The United States Life-Saving Service was created under the Department of the Treasury. Intended to aid in the preservation of life and property of vessels shipwrecked off the coast, the idea for the Service was initially conceived in 1854. The outbreak of the Civil War, however, delayed its formation until 1871. Owing to the growing number of Service stations the USLSS would go on to became a separate agency in 1878. Most of the individuals involved in the rescue of shipwrecked persons were unpaid volunteers. Over its 44-year history, the USLSS assisted 28,121 ships and saved 178,741 lives.
In 1878, Congress passed a law that joined the Revenue Cutter Service and U.S. Life-Saving Service to provide assistance to persons that had been shipwrecked. By 1889, there were 265 life-saving stations across the U.S. Typically, these stations were most active between October and March. The Keeper was in charge of the quarter and Surfmen, and the Surfmen patrolled the beach and maintained a watch for vessels in distress. These patrols were conducted 24/7 during the active season. Most of these facilities were equipped with a surfboat, apparatus cart, Lyle gun, and Breeches Buoy.
Virginia Beach, located along the unforgiving North Atlantic coast, had five such stations: Cape Henry, Seatack, Dam Neck, Little Island, and False Cape. The earliest of these was constructed in 1878, later replaced by the Seatack in 1903. Seatack is particularly notable for the rescue of the Jennie Hall and the Norwegian ship Diktator. Despite terrible conditions, the Surfmen at the Seatack managed to save many of her crew and passengers. A 1962 replica figurehead and plague approximately 100 yards north of the station commemorates those who perished during the wreck of the Diktator.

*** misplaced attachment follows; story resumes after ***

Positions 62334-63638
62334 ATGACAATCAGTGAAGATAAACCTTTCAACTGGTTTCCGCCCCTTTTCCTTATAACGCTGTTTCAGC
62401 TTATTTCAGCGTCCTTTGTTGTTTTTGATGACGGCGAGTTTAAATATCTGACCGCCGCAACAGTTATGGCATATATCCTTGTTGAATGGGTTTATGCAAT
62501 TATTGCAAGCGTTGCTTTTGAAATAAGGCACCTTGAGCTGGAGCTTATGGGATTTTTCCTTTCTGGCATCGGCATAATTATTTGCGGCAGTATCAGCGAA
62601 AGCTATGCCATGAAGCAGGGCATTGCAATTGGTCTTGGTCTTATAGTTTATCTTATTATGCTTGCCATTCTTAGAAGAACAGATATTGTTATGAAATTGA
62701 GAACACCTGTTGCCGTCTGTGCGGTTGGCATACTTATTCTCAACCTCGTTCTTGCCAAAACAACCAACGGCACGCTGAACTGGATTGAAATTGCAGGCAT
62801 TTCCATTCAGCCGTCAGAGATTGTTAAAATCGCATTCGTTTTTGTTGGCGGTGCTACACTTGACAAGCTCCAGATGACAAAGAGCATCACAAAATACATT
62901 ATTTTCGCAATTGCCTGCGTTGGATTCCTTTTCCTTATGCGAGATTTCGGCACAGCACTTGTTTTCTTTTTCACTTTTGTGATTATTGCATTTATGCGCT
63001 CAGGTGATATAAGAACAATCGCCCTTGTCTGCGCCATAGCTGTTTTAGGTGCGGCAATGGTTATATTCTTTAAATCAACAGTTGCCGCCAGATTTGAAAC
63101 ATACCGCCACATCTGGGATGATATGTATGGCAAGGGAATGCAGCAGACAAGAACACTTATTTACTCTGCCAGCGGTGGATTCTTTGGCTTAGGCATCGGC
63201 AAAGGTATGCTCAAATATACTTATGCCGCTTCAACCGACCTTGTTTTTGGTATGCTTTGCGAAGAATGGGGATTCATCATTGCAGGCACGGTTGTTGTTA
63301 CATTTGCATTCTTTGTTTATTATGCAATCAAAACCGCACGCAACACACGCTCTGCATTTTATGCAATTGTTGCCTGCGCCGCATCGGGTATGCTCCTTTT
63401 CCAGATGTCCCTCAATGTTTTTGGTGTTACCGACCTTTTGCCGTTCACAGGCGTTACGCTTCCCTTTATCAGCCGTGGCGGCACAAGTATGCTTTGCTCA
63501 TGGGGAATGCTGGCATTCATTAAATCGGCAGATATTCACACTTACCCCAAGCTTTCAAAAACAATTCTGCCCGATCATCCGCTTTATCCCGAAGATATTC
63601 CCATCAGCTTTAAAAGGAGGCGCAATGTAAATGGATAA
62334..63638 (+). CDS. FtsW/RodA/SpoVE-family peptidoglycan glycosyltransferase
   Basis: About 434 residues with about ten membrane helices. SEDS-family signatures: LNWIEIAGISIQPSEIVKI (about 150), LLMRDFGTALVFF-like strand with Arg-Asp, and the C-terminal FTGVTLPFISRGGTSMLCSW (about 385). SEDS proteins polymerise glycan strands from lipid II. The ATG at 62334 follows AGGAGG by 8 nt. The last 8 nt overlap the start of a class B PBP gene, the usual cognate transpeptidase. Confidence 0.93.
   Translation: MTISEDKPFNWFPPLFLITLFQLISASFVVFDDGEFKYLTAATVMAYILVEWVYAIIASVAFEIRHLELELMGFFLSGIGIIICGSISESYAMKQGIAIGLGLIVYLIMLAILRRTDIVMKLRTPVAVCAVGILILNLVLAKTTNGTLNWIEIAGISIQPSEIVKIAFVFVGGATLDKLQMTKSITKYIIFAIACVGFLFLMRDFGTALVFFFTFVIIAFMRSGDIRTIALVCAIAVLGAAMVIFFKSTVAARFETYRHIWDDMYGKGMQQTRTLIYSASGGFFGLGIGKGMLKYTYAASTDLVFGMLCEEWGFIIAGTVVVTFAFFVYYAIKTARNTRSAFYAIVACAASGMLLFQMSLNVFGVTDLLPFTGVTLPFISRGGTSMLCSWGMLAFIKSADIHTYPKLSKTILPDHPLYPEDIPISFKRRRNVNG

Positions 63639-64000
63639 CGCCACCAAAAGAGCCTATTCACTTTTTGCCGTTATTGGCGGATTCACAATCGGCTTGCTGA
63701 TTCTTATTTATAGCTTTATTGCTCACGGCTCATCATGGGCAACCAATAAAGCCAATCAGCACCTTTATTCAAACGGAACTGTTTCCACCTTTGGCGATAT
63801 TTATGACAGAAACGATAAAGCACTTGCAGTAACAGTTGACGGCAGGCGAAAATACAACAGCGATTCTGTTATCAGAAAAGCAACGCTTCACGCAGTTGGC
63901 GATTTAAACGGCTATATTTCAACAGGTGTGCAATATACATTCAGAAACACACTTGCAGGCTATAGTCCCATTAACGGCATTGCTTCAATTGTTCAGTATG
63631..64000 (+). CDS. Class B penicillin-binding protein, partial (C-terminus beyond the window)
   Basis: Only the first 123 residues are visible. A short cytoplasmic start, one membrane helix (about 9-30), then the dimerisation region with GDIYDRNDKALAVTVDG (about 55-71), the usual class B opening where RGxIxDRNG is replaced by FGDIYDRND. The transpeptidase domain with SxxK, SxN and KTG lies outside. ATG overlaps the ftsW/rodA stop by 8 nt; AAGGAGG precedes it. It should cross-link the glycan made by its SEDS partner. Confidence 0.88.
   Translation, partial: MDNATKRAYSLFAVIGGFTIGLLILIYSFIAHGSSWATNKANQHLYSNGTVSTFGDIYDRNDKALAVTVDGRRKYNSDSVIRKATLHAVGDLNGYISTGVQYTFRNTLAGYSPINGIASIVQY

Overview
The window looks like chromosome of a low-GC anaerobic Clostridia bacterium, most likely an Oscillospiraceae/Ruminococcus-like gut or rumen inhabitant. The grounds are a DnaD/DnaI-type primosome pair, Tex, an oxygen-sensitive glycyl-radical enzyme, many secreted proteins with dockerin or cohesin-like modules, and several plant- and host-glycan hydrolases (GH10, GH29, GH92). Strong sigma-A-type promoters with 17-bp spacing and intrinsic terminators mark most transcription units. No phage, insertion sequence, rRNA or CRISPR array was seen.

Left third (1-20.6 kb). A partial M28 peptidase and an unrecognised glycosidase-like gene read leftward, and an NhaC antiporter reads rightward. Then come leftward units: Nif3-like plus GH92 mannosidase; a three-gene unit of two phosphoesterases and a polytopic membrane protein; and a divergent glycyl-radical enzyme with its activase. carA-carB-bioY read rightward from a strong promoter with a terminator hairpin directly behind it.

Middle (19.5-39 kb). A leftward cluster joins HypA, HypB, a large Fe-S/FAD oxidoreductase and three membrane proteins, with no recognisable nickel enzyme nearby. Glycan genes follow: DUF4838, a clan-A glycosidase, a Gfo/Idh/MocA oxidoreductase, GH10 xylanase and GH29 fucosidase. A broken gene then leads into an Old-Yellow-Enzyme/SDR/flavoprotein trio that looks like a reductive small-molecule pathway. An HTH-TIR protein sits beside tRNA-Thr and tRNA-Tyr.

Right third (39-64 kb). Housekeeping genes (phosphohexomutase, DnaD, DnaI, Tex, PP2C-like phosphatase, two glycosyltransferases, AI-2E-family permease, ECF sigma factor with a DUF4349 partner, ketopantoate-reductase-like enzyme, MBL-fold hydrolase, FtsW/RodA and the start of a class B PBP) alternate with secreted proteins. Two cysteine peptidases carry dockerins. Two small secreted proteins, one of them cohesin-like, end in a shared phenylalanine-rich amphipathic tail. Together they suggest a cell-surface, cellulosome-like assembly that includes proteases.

Today, the Seatack is a recognized state and national historic site. The former Life-Saving Station (now the Old Coast Guard Station Museum) houses a collection of 1,800 artifacts, over 1,000 photographic images, and a research library. The Museum seeks to preserve and honor the memory of Virginia Beach's coastal heritage. Many collections throughout the Museum focus on the history of the Coast Guard and the individuals who served. It also continues to exhibit and tag 19th century shipwrecks. This includes collecting timber and other materials that wash ashore after large storms, researching the possible source, and archiving these materials for further study. The Museum's photographs cover the history of the Coast Guard, as well as the history of Virginia Beach itself. The photographs will soon be digitized and available for online research.
The central exhibit in the Museum concerns the 1903 Lifesaving Station. In 1915, The United States Life-Saving Service became the United States Coast Guard. The Lifesaving Station was decommissioned by the Coast Guard in 1969. The building sat unused for a decade when it was finally slated for demolition. The residents of Virginia Beach, realizing the historical significance of the Station—including the effect it had on the growth of the city—rallied together to have the Station turned into a maritime museum; in 1979, the Old Coast Guard Service Station Museum opened.
Significant research is still done at this location. In addition to shipwreck identification, the Museum also houses a library of over 650 books. Their archives feature titles encompassing much of maritime and naval history. In addition to books, there is also a large video and audio archive, used to create exhibits on various individuals in the Coast Guard. If the materials you are looking for are not available on exhibit, it is possible to contact the museum for special access.